Multiplex and real-time PCR are molecular techniques designed to amplify nucleic acid sequences in a quantitative manner.
Illustrate the use and method of multiplex and real-time PCR
- Real-time PCR is a molecular tool for nucleic acid amplification monitored as the reaction progresses.
- Multiplex PCR technique can use fluorescence to detect, quantitate, and visualize PCR products on a computer monitor by utilizing numerous primer sets.
- Real-time PCR can be a simplex, amplifying one DNA template with one set of primers, or multiplex, amplifying one or more DNA templates with one or more sets of primers in one reaction.
- agarose gel electrophoresis: Method used for the separation of DNA fragments by size.
- oligonucleotide: A strand of nucleic acid that serves as a starting point for DNA synthesis.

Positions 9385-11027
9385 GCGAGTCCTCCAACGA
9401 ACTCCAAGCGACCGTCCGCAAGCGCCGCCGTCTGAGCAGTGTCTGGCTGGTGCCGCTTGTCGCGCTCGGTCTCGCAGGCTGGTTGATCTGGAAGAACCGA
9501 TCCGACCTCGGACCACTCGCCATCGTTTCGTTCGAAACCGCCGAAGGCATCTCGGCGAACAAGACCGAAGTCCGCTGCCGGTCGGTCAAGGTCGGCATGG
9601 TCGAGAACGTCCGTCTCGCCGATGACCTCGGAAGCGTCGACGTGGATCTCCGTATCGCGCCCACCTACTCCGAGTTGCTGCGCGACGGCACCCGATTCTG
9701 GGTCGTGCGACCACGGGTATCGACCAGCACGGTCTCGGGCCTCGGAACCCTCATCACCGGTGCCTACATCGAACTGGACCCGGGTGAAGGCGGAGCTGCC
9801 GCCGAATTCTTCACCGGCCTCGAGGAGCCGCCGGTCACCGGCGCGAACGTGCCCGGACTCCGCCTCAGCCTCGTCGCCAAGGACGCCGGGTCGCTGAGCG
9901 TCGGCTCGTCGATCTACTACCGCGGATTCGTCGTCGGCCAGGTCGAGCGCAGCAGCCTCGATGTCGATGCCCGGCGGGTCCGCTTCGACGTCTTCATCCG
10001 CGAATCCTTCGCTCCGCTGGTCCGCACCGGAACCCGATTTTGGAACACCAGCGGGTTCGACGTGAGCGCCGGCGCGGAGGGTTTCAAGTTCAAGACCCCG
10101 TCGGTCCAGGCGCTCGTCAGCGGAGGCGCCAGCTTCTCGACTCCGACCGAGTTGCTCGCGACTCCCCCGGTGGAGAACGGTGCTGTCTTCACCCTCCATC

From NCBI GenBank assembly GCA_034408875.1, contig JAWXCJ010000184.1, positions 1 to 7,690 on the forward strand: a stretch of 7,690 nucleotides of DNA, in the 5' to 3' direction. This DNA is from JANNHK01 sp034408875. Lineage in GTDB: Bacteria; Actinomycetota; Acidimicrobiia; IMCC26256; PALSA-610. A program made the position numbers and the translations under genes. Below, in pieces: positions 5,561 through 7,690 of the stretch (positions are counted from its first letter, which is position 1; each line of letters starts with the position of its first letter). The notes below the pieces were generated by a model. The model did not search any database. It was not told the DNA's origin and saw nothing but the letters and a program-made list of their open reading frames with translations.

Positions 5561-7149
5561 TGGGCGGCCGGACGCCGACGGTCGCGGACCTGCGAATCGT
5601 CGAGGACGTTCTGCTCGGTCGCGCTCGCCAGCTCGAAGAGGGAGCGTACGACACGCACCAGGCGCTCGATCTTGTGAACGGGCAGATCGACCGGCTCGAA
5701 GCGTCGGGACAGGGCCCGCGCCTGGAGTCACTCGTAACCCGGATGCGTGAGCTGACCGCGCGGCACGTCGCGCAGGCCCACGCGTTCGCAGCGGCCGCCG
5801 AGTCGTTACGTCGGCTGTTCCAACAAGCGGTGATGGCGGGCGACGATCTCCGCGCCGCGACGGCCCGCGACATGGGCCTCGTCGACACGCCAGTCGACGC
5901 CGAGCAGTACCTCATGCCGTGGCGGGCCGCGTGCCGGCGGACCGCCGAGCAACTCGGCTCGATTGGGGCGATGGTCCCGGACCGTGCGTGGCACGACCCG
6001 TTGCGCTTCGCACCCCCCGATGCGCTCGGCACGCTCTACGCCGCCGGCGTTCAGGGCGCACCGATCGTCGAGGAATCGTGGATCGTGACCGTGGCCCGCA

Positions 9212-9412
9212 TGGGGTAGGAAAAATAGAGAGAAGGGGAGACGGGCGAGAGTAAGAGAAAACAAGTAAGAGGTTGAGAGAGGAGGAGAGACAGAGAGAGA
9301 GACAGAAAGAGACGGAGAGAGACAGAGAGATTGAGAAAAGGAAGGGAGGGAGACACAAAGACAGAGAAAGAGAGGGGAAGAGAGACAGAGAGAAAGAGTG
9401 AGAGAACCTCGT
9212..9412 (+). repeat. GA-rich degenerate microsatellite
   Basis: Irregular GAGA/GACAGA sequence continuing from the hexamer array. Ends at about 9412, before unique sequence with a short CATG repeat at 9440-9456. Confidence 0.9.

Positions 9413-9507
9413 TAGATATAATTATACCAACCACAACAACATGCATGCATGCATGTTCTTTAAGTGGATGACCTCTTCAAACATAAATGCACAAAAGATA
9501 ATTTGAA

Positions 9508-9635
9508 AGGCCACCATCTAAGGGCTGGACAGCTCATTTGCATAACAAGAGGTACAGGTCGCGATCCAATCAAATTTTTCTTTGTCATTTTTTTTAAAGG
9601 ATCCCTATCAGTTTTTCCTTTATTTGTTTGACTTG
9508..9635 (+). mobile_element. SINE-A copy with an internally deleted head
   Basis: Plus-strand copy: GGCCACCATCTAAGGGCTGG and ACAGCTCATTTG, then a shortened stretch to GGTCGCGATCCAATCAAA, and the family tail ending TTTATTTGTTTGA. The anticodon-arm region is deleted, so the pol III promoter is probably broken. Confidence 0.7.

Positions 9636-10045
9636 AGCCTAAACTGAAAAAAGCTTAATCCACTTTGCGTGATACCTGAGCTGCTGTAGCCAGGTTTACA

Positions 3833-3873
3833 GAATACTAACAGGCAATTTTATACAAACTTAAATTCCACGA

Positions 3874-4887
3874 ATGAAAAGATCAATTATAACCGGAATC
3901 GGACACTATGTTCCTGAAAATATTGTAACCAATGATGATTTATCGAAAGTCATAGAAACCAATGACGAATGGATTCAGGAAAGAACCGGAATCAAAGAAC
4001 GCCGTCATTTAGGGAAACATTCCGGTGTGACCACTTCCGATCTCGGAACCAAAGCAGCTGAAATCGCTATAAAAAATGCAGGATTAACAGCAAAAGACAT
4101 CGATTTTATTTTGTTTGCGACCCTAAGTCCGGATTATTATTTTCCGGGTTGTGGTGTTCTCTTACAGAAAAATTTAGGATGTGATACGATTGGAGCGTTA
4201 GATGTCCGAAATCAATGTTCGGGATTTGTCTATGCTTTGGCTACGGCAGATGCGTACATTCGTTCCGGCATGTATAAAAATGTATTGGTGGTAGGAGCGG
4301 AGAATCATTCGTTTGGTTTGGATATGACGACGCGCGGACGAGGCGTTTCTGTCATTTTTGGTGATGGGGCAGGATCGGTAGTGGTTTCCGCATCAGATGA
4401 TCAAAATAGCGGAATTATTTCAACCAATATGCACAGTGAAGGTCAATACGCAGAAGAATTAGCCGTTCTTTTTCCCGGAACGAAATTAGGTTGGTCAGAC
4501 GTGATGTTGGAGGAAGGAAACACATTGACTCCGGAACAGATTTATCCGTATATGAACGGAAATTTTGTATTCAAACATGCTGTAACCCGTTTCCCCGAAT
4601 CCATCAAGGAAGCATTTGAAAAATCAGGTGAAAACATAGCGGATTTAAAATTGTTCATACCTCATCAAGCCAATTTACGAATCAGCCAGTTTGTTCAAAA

Polymerase Chain Reaction (PCR) is a molecular technique commonly used to amplify nucleic acid sequences. The starting material is a messenger RNA (mRNA) of interest that could be obtained from a wide array of sample types and extracted using commercially available kits and reagents. This mRNA is used to synthesize complementary DNA (cDNA) in a reaction catalyzed by the enzyme reverse transcriptase. The importance of this step is it allows converting a labile RNA into its more stable cDNA form that can be stored and used for multiple applications. The resulting cDNA serves as the template for the PCR reaction. The PCR process can be divided into three steps: DNA denaturation where double-stranded DNA (dsDNA) is separated at temperatures above 90°C, oligonucleotide primers annealing at 50–60°C, and primer extension at 70–78°C. A programmable thermal cycler controls the rate of temperature change, the length of the incubation at each temperature, and the number of times each cycle of temperatures is repeated. The final product of the reaction is called amplicon. It is confirmed by agarose gel electrophoresis for qualitative results.